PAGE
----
Libya Vida Loca

November 29, 2011

In the 2001 comedy film, Super Troopers, the nefarious Police Chief Grady gloatingly remarks to his rival in the state police, Captain O’Hagan (Brian Cox), “desperation is a stinky cologne”. I personally feel that triumphalism has similarly pungent qualities so I will refrain from indulging in my own feelings following the downfall and grisly demise of the former Libyan dictator, Muammar Gaddafi, and the end of his crime family’s 42-year despotic rule. Instead, I will focus on my bête noire du jour; the conspiracy theories floating around attempting to discredit the foreign intervention that took place in Libya this year.

"They love me all my people!" Yeah, not quite.

Probably the laziest conspiracy theory here would be the idea that NATO intervention in Libya was chiefly about greedy western imperialists trying to get their hands on Libyan oil. This is obviously silly, given Libya’s existing integration into international oil markets. In other words, they already had their hands on that oil and there would be absolutely no reason to endanger ongoing contracts (like the substantial one BP agreed with Libya in 2007 for drilling in the Gulf of Sirte) by embarking on what would be an unnecessary military campaign to topple the despot that they were doing perfectly good business with in the first place. This is further demonstrated by the fact that several European oil companies operating in Libya saw their profits hurt by the revolution there. Moreover, although it is an oil-exporting country, Libya’s oil reserves make up only 2% of world reserves and it is only the fourth largest producer of oil in Africa. Neighbouring Algeria, which also experienced civil unrest during the Arab Spring, produces a great deal more oil than Libya (to say nothing of Nigeria and the largest African producer of oil, Angola). If shadowy western forces were manipulating the UN Security Council and the mass media (and observing human rights NGOs, of course) to demonize and stitch-up a North African dictator then why not go after Algeria’s Abdelaziz Bouteflika instead? Accordingly, this conspiracy theory regarding Libyan oil is widely discredited and seems to have arisen purely from those for whom “no war for oil” has become a default slogan for their reflexive anti-western opinions.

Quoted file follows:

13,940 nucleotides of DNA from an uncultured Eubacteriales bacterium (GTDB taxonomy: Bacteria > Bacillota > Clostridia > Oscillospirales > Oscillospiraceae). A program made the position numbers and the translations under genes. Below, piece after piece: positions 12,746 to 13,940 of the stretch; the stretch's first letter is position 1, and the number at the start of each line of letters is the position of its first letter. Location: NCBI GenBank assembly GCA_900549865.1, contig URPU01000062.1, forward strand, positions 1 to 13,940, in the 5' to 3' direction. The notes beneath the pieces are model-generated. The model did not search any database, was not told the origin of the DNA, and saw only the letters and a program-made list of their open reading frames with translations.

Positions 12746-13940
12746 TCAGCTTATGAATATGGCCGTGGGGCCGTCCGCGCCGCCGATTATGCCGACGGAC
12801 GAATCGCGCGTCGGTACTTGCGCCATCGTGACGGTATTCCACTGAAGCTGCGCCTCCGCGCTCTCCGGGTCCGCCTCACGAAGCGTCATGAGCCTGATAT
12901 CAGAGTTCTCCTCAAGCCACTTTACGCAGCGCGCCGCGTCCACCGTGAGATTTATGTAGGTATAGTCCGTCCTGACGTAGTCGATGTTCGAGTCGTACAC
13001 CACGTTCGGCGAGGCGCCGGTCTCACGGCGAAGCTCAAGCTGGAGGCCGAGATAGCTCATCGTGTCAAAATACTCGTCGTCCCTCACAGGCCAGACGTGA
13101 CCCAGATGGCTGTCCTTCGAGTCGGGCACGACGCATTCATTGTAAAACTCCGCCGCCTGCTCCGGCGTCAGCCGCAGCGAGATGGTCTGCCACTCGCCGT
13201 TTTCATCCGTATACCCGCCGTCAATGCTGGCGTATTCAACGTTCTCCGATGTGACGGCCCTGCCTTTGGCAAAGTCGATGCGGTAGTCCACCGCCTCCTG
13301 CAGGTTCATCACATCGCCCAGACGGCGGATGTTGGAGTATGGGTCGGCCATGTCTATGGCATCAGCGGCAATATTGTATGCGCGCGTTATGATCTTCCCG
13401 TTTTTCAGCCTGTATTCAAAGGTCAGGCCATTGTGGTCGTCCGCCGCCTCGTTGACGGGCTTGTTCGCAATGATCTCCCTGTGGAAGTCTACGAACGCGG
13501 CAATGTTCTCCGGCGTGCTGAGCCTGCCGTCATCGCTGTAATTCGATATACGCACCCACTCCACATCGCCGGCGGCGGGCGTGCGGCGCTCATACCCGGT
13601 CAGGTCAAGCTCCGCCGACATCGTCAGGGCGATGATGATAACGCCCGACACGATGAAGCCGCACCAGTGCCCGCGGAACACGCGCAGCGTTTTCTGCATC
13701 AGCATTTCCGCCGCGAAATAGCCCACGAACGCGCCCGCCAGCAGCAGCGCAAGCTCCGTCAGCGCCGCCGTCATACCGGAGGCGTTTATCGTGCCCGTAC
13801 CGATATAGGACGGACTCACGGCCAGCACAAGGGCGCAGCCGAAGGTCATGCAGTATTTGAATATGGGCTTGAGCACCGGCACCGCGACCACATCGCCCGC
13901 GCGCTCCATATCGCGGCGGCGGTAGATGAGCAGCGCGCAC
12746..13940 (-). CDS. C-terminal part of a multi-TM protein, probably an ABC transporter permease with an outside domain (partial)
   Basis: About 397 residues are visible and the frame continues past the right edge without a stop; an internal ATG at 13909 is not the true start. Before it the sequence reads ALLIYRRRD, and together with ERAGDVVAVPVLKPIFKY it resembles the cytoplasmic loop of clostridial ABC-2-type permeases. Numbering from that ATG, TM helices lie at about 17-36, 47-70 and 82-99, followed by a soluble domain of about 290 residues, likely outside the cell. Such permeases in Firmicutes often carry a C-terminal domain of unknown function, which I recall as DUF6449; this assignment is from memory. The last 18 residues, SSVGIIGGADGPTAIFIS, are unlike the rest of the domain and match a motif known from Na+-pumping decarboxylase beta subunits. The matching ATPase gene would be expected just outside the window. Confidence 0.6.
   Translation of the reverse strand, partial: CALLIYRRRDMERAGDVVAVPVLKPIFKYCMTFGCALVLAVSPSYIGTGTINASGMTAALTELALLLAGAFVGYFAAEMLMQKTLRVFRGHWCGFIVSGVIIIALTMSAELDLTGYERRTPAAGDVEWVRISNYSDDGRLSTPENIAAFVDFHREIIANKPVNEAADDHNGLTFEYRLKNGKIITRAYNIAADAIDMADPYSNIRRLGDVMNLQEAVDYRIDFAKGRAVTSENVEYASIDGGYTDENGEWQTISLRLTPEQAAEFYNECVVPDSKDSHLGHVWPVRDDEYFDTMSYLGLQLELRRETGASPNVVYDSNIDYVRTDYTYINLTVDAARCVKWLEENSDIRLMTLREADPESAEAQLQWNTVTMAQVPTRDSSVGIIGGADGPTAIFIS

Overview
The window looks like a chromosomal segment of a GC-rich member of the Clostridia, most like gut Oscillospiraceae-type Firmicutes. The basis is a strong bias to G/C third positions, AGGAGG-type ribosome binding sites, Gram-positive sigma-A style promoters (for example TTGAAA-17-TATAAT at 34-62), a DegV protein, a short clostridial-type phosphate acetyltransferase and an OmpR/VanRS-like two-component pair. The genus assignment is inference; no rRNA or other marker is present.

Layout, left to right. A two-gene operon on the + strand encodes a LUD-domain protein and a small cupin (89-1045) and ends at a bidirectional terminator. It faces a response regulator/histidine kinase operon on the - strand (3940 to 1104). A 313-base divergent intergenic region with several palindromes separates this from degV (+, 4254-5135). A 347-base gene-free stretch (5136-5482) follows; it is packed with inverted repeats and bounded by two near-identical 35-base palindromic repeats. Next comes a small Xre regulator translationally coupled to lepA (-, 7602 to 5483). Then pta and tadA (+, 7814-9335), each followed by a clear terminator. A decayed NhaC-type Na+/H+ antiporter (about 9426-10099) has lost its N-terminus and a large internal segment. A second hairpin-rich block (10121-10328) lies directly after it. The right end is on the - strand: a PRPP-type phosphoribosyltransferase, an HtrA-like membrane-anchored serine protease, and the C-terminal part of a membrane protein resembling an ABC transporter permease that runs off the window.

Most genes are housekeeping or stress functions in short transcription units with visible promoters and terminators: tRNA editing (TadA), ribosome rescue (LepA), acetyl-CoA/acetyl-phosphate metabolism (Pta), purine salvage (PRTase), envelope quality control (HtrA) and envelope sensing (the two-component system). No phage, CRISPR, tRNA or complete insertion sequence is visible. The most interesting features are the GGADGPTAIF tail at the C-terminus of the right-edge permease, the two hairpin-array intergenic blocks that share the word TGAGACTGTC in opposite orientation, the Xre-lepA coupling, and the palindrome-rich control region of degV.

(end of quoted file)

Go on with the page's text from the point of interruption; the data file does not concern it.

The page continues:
A more intriguing conspiracy theory arose earlier this year regarding the supposed proposal by Muammar Gaddafi to introduce a gold currency, the Gold Dinar, to be used throughout Africa and the Middle East as the only currency accepted for oil purchases. The idea was that this gold currency would cause a global economic shift, crushing the Dollar and Euro, and would result in the Gold Dinar becoming the dominant international currency. The Gaddafi regime was, therefore, targeted and toppled by a manufactured Libyan uprising and NATO air campaign in order to prevent this happening. This story was circulated on a great many conspiracy theory sites, including those created by the excitable celebrity conspiracy nut, Alex Jones. Naturally, it also found its way into the multitude of pro-Gaddafi websites and blogs desperately trying to push the line that the “Brother Leader” was some diamond geezer that gave ordinary Libyans tonnes of free stuff and bravely resisted the evil colonial machinations of western imperialists. Although this conspiracy theory may have been constructed from existing rumours, stretched half-truths, and erroneous extrapolations, the origin of the succinct finished product appears to be none other than the Moscow propaganda mouthpiece, Russia Today (or RT, as it is now more commonly known), which broadcast this report in March. Whilst a plot concerning currency rather than oil may present a novel approach, it nevertheless does not withstand any serious scrutiny.